David Osborne, co-author of the popular Reinventing Government book in the early 1990s and one of my intellectual mentors in government reform, published a column in the current issue of Government Executive magazine offering his advice to the next president, titled “Weeding the Federal Garden.”
In it he offers several recommendations:
- Move beyond assessing programs to choosing among them. First, define outcomes important to Americans — like healthier people or a cleaner environment — and then organize a team around each outcome to identify those existing programs that contribute to those outcomes. Rank those programs from most to least effective. When the money runs out, draw a line. This ranking process has been used effectively in Iowa. It has the added benefit of encouraging agencies to work across boundaries. Second, create performance agreements between cabinet secretaries and the president and measure progress toward goals via a “Fed-Stat” modeled after Baltimore’s successful Citi-Stat.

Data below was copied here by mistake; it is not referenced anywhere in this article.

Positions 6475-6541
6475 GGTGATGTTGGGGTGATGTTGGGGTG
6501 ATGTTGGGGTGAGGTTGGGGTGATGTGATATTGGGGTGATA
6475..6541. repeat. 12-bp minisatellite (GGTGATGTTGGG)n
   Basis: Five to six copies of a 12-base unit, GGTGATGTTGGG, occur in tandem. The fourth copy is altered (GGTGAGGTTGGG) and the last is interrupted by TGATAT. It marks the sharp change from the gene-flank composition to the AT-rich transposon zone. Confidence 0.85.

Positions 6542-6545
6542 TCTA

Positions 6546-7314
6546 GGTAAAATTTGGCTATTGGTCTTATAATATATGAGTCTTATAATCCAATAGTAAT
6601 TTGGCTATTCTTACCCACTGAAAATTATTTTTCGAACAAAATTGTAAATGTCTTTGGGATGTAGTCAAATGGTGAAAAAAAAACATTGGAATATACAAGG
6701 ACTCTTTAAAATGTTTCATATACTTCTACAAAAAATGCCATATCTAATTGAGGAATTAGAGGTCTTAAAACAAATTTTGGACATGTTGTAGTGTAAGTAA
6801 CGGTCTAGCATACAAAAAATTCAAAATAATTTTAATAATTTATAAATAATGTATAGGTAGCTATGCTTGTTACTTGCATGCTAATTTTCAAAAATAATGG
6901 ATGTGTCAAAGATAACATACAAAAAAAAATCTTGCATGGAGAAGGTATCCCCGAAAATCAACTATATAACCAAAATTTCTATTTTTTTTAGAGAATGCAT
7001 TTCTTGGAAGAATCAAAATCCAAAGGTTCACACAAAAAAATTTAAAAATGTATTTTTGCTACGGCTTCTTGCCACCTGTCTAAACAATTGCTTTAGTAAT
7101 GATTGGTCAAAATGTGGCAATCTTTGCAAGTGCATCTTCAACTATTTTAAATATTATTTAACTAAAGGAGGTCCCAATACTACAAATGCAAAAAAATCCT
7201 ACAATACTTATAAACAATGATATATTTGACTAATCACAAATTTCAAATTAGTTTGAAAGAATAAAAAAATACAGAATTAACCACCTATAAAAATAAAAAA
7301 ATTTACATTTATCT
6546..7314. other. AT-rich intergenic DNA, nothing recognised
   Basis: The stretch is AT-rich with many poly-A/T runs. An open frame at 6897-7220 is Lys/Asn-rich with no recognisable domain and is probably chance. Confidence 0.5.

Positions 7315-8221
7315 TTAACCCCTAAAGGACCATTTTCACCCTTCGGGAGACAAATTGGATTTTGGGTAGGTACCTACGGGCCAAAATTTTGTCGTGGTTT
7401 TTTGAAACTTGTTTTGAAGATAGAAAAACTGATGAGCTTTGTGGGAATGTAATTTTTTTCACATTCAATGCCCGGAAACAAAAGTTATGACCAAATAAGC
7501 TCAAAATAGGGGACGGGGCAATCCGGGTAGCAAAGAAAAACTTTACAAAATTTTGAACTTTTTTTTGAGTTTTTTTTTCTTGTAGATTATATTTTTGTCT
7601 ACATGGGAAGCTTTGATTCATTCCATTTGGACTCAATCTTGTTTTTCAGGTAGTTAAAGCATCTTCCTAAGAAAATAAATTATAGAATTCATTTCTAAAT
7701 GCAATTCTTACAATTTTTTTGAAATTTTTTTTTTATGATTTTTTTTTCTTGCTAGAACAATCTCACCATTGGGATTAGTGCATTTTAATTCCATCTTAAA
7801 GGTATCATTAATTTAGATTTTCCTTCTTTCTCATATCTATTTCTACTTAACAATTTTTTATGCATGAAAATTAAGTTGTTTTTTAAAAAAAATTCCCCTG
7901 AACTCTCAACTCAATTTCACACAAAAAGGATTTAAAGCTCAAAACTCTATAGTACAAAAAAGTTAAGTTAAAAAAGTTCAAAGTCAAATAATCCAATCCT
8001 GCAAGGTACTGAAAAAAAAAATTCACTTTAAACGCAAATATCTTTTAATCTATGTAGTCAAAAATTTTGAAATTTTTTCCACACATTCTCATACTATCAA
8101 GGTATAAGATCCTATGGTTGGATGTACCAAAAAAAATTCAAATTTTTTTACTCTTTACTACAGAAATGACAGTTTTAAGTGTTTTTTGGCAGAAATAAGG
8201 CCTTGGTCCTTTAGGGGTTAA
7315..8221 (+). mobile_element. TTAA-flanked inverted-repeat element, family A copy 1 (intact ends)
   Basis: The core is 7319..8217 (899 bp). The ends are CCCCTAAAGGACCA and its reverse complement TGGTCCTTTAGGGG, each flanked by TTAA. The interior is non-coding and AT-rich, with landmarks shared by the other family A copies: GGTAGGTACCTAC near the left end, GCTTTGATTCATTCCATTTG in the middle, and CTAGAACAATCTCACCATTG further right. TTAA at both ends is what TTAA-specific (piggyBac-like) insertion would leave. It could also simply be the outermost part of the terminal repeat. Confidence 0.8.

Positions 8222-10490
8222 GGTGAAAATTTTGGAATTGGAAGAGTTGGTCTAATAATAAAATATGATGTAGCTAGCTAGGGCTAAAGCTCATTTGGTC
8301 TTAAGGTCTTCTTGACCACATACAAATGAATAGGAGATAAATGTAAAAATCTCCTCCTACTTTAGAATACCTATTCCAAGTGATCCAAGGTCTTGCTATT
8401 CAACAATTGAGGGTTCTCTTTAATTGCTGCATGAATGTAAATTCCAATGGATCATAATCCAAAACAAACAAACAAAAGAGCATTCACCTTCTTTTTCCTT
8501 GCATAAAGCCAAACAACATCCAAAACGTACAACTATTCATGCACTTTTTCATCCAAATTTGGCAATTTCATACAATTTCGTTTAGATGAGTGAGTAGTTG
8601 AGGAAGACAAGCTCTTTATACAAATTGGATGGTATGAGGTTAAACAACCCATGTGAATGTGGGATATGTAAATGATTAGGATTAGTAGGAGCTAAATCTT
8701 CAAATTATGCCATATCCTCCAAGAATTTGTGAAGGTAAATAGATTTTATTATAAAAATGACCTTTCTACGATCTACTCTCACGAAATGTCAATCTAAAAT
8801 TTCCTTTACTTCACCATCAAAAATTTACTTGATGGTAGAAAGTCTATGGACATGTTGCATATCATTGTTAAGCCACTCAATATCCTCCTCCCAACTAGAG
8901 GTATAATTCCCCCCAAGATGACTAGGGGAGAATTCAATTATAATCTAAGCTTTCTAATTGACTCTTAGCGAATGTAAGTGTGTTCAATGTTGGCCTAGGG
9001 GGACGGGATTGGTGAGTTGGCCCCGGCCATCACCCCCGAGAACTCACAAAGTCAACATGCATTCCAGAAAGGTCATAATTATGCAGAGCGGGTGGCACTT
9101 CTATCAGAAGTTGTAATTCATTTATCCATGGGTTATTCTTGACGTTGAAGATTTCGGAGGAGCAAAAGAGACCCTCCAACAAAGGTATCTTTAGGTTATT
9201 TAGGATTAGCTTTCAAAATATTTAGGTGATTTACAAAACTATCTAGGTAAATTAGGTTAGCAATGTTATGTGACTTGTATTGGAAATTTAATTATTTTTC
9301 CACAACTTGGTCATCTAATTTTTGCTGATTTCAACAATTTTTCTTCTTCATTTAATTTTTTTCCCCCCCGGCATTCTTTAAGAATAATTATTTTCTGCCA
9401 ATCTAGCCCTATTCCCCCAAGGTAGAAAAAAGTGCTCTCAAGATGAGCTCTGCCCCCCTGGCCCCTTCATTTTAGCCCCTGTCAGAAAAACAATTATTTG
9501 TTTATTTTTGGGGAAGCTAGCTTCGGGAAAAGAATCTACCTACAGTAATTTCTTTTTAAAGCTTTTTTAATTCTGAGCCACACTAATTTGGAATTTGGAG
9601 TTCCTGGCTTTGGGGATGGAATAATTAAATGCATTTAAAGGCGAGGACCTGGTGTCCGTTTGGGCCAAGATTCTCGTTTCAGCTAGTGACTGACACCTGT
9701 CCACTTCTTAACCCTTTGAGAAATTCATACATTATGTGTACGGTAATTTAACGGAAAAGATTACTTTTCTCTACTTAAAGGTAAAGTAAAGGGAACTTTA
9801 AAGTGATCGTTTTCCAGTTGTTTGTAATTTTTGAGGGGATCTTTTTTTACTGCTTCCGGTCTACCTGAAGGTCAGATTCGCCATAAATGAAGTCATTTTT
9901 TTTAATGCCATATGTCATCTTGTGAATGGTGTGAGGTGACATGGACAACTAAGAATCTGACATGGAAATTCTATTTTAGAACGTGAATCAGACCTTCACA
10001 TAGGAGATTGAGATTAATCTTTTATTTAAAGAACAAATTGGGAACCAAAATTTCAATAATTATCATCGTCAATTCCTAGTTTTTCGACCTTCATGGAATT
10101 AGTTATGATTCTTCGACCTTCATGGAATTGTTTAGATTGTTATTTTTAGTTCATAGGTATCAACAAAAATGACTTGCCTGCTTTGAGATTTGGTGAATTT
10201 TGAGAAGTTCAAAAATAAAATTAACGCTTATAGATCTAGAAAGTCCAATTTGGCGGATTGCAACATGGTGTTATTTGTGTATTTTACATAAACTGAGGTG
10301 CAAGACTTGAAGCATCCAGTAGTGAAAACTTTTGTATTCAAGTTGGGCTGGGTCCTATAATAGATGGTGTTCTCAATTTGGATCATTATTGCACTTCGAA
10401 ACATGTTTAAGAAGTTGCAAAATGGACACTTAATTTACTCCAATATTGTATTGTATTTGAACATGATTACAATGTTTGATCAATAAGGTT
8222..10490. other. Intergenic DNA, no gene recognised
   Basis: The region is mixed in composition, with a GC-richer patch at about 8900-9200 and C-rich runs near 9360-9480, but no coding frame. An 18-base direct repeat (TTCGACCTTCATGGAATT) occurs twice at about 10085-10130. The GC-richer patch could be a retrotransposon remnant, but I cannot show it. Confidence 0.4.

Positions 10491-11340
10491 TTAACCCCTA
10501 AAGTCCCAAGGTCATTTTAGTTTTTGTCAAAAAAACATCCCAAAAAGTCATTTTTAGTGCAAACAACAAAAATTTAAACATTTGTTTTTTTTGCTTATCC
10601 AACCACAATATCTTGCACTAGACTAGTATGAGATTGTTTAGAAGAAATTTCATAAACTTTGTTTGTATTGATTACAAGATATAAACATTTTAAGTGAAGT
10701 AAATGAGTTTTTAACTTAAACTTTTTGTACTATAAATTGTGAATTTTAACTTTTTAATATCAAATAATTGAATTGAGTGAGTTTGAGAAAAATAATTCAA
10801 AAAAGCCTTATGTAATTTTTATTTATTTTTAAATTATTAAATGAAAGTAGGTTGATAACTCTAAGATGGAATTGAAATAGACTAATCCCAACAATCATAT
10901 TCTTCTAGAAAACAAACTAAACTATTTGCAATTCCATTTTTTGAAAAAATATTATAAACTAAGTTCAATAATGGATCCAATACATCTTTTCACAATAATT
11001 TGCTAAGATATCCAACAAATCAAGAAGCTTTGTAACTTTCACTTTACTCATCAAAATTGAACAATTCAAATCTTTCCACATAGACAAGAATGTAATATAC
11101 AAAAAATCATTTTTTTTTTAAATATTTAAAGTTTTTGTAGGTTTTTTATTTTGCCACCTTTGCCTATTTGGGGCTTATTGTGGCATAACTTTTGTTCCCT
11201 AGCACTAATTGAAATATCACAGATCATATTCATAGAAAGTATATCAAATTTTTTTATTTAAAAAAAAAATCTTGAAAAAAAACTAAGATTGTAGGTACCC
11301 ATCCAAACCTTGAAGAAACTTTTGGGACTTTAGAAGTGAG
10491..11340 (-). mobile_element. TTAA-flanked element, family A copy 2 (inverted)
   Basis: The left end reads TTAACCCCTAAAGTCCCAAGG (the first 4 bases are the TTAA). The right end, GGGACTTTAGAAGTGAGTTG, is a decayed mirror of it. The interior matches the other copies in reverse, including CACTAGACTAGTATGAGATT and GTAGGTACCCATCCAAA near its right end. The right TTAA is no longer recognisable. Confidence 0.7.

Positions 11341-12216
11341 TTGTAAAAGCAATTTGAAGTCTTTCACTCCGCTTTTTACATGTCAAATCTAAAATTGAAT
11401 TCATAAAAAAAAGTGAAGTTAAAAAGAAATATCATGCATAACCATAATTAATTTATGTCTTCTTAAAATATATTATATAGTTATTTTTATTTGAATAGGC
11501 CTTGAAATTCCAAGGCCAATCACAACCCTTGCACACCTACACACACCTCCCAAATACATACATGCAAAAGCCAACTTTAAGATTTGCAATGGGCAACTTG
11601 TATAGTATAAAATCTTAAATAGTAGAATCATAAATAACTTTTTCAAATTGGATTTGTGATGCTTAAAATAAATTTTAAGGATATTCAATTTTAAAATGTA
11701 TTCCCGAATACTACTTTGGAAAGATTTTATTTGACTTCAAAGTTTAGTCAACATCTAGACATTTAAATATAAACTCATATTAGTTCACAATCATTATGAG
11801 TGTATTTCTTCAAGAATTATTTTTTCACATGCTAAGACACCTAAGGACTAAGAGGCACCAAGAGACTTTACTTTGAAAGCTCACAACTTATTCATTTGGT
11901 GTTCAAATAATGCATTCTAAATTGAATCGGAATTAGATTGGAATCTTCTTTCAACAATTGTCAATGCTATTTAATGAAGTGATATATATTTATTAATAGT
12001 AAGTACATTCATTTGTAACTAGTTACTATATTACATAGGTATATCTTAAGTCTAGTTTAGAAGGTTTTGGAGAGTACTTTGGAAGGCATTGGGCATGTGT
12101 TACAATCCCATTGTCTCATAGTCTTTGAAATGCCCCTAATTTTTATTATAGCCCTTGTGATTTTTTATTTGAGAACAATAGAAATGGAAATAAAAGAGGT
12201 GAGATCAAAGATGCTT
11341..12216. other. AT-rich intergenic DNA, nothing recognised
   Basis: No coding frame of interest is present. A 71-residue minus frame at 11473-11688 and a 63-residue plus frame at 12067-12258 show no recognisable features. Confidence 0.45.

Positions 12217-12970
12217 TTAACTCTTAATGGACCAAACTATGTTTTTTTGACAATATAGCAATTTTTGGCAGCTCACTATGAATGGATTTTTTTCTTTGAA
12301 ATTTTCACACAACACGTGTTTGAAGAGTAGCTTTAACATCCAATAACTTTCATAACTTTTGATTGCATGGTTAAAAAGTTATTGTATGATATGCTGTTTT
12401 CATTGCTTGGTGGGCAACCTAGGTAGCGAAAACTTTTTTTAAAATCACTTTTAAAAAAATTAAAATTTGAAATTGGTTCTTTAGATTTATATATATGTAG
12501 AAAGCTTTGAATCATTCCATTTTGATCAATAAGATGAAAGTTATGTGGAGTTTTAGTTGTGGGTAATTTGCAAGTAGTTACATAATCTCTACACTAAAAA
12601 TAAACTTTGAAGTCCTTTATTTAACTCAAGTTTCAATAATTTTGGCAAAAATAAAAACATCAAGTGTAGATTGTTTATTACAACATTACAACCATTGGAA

- Focus on customers. Renew the Clinton Administration focus on customer service standards and surveys. Pass the Customer Service Enhancement Act which passed the House last year but is languishing in the Senate.
- Give managers authority to actually serve citizens: encourage innovation like the Clinton Reinvention Labs, waivers to internal rules that stood in their way, and awards to those that succeed. Create performance-based organizations, remove management layers, and finish civil service reform by abolishing the General Schedule job classification system and moving to pay-banding.